I wish I could write a long blog post about the NPR Morning Edition piece I was featured on this past Monday. You can see the link to the segment here The piece ran for under nine minutes, so lots got left unsaid from the 80 minute interview I had with Alix Spiegel.
Lots of people have written about the piece and NPR’s failure to mention key details and more importantly how NPR failed in the way they structured the segment. Some useful pieces to read are Rev. Irene Monroe’s Op-Ed for Bay Windows, Zack Ford’s blog post for Think Progress, an excellent piece piece written by Cary Gibson, the piece by candace Chellew Hodge for Religion Dispatches, and an Op-Ed by Wayne Besen for The Advocate.
I too found flaws with the piece. In particular Alix Spiegel summarized something I said and reported that I felt that reparative therapy can help a handful of people. No, absolutely not. Over at Beyond Ex-Gay we recognize that some say they have been helped by ex-gay treatment. For our part the treatments did not work and usually caused us damage. From meeting over 1,500 ex-gay survivors and seeing up close the lives of many ex-gays and from understanding the positive outcomes from working with ethical trained professionals compared, I believe ex-gay treatment is unnecessary, ineffectual, and most often damaging.
The piece also stated that Richard Wiley, an ex-gay (and an ex-gay leader although this was not mentioned) chose his faith over his sexuality. By leaving out any statement about my faith, the piece inferred that I chose my gay orientation over my faith. Not true. Faith is very important to me. The many things that Richard Wyler feared he would lose if he fully accepted that he was gay, including his faith, did not happen to me or most of the gay Christians I know. We have found homes and in some cases new family. I tried to please the churches I attended for years knowing that they would not change and would chuck me out the moment I accepted myself. Fortunately today I can go to many many venues to pursue my faith with other believers. For me I have found a home with the Religious Society of Friends, the Quakers.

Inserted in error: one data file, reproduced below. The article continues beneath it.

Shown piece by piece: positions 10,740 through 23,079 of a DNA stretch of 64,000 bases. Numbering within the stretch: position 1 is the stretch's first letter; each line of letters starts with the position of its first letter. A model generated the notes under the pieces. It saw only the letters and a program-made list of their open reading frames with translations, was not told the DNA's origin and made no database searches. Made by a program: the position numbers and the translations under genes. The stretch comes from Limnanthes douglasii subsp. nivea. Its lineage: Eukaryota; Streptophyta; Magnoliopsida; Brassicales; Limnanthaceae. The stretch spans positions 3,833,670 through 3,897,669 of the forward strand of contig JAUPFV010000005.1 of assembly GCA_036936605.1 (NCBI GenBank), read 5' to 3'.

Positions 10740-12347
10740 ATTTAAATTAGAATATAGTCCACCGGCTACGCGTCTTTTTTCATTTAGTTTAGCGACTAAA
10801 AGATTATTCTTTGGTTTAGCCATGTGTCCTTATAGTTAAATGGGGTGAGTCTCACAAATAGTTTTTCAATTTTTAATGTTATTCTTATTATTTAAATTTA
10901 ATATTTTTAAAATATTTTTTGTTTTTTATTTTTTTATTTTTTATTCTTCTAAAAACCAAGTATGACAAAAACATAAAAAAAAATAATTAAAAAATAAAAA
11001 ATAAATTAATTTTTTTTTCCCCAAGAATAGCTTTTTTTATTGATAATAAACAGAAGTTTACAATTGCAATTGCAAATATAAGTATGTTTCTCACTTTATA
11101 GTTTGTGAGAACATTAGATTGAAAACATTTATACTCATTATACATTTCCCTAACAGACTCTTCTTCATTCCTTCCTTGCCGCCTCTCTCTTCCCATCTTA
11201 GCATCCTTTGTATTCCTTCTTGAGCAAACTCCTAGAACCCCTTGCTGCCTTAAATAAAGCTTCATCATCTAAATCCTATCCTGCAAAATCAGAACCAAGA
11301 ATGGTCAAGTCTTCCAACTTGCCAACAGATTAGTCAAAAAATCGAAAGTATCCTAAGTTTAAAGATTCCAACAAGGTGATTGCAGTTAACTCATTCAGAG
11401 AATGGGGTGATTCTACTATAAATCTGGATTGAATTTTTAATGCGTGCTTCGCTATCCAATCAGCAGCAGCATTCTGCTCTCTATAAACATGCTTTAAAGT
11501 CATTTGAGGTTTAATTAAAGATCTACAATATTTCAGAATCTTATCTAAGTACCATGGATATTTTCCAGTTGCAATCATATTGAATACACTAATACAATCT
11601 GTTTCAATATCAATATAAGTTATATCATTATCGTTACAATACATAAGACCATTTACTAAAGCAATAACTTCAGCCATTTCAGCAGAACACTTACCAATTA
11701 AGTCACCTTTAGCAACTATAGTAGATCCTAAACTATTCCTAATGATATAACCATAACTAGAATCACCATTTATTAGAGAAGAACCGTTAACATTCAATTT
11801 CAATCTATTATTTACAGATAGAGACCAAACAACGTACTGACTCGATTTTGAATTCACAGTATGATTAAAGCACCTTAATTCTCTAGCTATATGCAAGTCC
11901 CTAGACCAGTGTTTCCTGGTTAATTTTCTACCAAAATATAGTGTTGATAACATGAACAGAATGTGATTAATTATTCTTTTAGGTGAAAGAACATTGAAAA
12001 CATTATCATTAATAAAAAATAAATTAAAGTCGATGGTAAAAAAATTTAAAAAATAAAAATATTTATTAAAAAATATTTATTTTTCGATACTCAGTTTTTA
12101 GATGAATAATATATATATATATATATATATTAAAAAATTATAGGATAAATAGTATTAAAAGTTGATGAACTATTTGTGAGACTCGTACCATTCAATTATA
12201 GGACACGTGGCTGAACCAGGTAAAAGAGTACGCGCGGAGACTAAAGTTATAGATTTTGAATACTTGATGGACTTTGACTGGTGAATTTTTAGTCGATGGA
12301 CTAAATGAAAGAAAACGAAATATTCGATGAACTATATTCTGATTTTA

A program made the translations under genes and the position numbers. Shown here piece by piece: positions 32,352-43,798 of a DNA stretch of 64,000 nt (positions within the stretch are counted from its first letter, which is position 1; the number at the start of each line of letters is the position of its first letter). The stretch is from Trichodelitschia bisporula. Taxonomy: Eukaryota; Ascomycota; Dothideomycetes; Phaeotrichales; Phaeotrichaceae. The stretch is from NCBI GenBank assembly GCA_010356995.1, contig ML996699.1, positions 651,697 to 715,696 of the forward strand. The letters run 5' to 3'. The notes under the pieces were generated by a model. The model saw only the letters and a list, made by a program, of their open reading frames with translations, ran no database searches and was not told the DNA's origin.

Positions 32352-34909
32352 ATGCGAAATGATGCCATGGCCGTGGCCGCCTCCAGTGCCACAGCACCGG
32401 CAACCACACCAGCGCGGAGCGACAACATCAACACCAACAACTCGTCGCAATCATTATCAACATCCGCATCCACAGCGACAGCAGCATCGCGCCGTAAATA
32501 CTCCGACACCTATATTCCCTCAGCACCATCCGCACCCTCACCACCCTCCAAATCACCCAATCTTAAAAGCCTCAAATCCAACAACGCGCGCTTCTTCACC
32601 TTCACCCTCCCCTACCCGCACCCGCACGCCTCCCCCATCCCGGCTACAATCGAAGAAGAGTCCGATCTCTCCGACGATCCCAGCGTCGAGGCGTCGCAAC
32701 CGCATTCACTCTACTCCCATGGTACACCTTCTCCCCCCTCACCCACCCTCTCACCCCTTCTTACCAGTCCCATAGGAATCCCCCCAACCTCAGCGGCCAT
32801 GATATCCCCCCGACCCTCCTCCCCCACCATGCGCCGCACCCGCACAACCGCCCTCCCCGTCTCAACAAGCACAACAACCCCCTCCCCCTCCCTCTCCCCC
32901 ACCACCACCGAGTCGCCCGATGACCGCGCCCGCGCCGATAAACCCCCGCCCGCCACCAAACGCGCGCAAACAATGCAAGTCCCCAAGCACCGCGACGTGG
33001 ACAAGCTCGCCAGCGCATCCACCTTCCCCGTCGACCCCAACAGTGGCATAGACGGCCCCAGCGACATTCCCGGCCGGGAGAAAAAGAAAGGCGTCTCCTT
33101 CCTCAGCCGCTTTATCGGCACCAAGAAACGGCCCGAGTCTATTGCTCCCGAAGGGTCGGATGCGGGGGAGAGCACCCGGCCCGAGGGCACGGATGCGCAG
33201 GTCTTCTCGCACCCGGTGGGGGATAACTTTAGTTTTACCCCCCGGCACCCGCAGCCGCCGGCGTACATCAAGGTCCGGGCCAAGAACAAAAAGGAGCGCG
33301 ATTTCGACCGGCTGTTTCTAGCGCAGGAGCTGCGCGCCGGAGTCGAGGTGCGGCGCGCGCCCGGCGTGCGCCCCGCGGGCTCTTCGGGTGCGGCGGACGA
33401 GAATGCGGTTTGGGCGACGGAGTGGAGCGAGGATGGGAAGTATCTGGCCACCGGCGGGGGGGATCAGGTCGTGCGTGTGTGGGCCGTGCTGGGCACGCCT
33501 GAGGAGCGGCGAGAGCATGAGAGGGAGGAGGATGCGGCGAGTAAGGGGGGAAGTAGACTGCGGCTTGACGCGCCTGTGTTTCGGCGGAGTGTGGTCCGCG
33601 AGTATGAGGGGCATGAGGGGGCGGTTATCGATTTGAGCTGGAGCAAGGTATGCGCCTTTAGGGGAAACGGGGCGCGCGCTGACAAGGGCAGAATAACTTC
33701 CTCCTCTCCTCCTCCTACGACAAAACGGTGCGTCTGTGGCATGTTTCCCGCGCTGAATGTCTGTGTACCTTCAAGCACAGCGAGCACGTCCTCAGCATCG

It seems ex-gay proponents have a new talking point. I heard Stephen Bennet of the Stephen Bennett Global Ministries utter it on CNN last week and then again Richard Wiley in the NPR piece. They both asked, “If transgender people can get APA approved treatment for transition, why is it unethical to offer reparative therapy to gays and lesbians?” Yeah, that is some inverted logic that I don’t have time to unpack right now, but I hope someone will very soon.
Finally, Alix Spiegel and the editorial staff of NPR asked the wrong question. They asked, “Can Therapy Help Change Sexual Orientation?” The answer is “NO.” Orientation does not change. Even most ex-gay leaders agree on this point today and definitely every major medical association agrees. Rather for a health segment it would have been far more essential and meaningful to ask, “Why do these treatments persist? Why do people pursue change?” Then it would be fair to have a current ex-gay and a former ex-gay speaking about their motivations and the outcomes. I explore these questions in my article and video about Why I Went Ex-Gay
Last week Zack Ford of Think Progress and my podcast partner over at Queer and Queerer interviewed Dr. Christine Robinson, professor of Justice Studies at James Madison University. She along with her colleague Sue Spivey, are some of the foremost scholars about the Ex-Gay Movement. Take a listen to the powerful interview we conducted to understand just how insidious and dangerous the movement is to many LGBTQ people who have nothing directly to do with it.